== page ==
As mentioned above, SDMA is subject to a stringent synchronization requirement. Consequently, poll-based channel access is favorable, in that, by optimally scheduling uplink and downlink traffic of different beam groups, AP 110 can efficiently spatially reuse the channel band, resulting in higher overall throughput. It is obvious that traffic emanating from AP 110, that is, downlink traffic, can be easily scheduled because AP 110 knows traffic characteristics. However, with regularly recurring uplink traffic, the user (transmission source) is generally required to make a resource reservation so that AP 110 is able to grant band in poll+supervised contention announcement frame 160.
An example of the transmission pattern of beam group A of concurrent communication group X will be described here, where transmission of poll+supervised contention announcement frame 160, which marks the end of downlink access period 156, announces schedules for beam groups A, B and C in uplink access period 157.
During uplink access period 157, users first perform transmission in poll-based access periods 171, 172 and 173 in accordance with the schedules announced in poll+contention announcement frame 160. After scheduled poll-based access periods 171 to 173 are over, the remaining periods are used as contention-based access periods 174, 175 and 176. During poll-based channel access, users determine timing to perform transmission based on their announced schedules and local clocks.
A carrier sense technology underlies the mechanism of contention-based channel access, which includes the process of confirming that a medium has been idle for a certain period of time before attempting at transmission. In SDMA-based wireless LAN 100 where AP 110 employs multi-beam antenna 111 while users employ simpler and smaller form-factor omni-directional antenna 121, a user belonging to beam group A—that is, a user located in the beam range of beam group A—would hold or defer transmission while a user belonging to beam group B or beam group C is performing transmission. Multi-beam antenna 111 has directivity, so that AP 110 is able to resolve a plurality of transmissions originating from different beam ranges. Situation may occur where, due to physical separation between a plurality of users and use of power control alone, users located in different beam ranges become “hidden terminals” and as a result end up accessing uplink concurrently. However, in reality, users are rarely spread in such a way.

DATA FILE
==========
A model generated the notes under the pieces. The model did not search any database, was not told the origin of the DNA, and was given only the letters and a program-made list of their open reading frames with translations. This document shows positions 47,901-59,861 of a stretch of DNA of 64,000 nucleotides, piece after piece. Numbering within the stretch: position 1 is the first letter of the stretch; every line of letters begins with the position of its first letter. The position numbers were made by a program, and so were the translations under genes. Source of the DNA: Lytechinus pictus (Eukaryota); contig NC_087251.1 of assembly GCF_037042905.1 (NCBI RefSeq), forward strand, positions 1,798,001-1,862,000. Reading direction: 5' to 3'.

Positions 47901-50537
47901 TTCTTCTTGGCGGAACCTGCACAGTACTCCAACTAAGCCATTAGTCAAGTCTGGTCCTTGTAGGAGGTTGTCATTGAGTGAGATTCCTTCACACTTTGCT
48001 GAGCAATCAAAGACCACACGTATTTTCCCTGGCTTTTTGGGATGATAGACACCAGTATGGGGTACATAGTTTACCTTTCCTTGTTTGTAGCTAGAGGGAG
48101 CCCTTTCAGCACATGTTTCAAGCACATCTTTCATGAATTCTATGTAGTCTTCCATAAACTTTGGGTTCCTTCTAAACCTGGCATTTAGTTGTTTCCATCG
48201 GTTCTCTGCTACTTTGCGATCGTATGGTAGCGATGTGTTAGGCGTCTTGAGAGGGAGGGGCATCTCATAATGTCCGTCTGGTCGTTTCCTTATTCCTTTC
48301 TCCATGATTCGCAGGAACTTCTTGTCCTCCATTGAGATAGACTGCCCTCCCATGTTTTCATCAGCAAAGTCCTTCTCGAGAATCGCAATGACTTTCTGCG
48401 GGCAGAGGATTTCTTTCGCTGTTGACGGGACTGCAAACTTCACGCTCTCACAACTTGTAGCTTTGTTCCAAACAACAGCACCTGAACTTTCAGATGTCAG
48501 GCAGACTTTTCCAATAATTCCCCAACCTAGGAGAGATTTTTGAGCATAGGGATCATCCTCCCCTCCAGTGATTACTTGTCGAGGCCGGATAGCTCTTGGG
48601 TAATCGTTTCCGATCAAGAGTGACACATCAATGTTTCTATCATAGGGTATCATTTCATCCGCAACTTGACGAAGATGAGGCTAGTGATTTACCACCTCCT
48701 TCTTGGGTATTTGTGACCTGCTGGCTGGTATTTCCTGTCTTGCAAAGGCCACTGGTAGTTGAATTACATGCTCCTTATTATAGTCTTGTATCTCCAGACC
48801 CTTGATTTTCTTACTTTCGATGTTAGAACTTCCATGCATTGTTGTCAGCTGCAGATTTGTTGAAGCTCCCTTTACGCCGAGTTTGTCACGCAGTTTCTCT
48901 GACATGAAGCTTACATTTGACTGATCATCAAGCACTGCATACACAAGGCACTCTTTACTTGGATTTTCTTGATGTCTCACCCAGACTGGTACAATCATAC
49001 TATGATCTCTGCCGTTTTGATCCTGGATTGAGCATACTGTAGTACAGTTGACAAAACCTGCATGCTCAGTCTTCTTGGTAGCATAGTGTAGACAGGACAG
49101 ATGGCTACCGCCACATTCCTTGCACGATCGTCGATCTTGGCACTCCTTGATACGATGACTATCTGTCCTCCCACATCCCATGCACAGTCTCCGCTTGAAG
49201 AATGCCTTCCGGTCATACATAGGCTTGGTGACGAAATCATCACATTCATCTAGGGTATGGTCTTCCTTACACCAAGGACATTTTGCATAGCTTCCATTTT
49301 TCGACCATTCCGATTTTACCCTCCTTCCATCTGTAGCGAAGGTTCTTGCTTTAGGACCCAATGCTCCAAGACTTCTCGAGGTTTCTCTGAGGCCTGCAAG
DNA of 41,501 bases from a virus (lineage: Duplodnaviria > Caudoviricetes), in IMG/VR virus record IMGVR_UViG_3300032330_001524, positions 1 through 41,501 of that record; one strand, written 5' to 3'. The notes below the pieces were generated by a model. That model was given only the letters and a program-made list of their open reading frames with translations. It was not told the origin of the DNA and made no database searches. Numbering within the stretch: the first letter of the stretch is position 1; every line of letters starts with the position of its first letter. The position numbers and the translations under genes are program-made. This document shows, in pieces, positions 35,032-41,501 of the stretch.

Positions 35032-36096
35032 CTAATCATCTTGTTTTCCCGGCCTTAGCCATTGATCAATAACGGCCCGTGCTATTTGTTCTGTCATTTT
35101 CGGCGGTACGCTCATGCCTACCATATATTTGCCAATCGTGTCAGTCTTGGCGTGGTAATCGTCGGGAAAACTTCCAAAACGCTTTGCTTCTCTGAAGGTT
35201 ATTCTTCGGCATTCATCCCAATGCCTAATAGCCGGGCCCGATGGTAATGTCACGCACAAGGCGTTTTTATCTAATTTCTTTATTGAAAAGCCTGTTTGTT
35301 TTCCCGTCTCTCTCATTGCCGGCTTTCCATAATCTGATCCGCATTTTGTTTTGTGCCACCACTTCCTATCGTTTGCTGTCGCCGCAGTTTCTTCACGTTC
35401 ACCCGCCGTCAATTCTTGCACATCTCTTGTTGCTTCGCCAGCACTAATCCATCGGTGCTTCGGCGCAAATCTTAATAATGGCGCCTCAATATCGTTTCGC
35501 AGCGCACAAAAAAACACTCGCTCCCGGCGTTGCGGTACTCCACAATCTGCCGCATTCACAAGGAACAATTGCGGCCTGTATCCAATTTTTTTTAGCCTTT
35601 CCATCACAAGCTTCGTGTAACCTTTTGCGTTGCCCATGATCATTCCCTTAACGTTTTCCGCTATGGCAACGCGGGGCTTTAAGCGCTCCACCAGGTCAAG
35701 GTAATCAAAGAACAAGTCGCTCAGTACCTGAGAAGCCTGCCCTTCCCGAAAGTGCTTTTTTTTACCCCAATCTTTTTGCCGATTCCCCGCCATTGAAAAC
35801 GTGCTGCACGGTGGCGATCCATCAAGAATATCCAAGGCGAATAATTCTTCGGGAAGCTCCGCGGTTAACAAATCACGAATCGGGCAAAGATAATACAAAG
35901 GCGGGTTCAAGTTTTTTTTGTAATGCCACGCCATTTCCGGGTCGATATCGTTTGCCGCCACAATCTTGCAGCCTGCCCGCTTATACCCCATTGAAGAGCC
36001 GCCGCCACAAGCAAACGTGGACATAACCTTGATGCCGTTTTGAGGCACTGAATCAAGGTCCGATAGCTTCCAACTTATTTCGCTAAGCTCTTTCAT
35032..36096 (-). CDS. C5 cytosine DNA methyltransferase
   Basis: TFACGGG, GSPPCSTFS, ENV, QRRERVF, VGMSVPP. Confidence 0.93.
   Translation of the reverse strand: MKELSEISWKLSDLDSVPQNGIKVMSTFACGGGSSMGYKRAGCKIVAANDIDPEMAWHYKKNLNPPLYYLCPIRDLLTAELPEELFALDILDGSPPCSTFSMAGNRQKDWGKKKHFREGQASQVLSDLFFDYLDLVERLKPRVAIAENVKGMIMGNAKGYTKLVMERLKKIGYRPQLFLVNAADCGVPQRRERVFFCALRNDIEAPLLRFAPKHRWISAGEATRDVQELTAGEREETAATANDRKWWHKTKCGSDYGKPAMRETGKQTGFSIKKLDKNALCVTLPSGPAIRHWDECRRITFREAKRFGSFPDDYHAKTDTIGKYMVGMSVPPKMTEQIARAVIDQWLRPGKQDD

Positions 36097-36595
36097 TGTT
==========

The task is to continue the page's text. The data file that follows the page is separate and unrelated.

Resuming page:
Based on the example of
AP 110 is able to resolve a plurality of transmissions originating from separate areas. A user belonging to beam group C is able to start contention-based channel access without waiting for the end of transmission in poll-based access periods 171 and 172, by utilizing the CSMA algorithm according to the present invention. Likewise, as for beam groups A and B, once poll-based access periods 171 and 172 of the groups are over, contention-based access periods 174 and 175 can be started. Consequently, waste of channel band can be reduced largely. In addition, users belonging to beam groups A, B and C are able to access a medium concurrently, so that, at each timing, the number of users that can be allowed access can be increased compared to prior art.
Next, the enhanced CSMA algorithm executed in STA 120 (also in STAs 130 and 140) will be described.
First, in step S701, the backoff counter value is rest to 0. Following this, in step S702, a CCA algorithm is used to determine whether medium 150 is busy or idle. The CCA algorithm is based on received power level of the channel. According to the IEEE 802.11a specification, there are two requirements on detection probability depending on whether or not the preamble of a signal is detected. STA 120 generally uses omni-directional antenna 121, so that, when there is an STA performing transmission in a given beam range, medium 150 is determined to be busy at an STA in another beam range.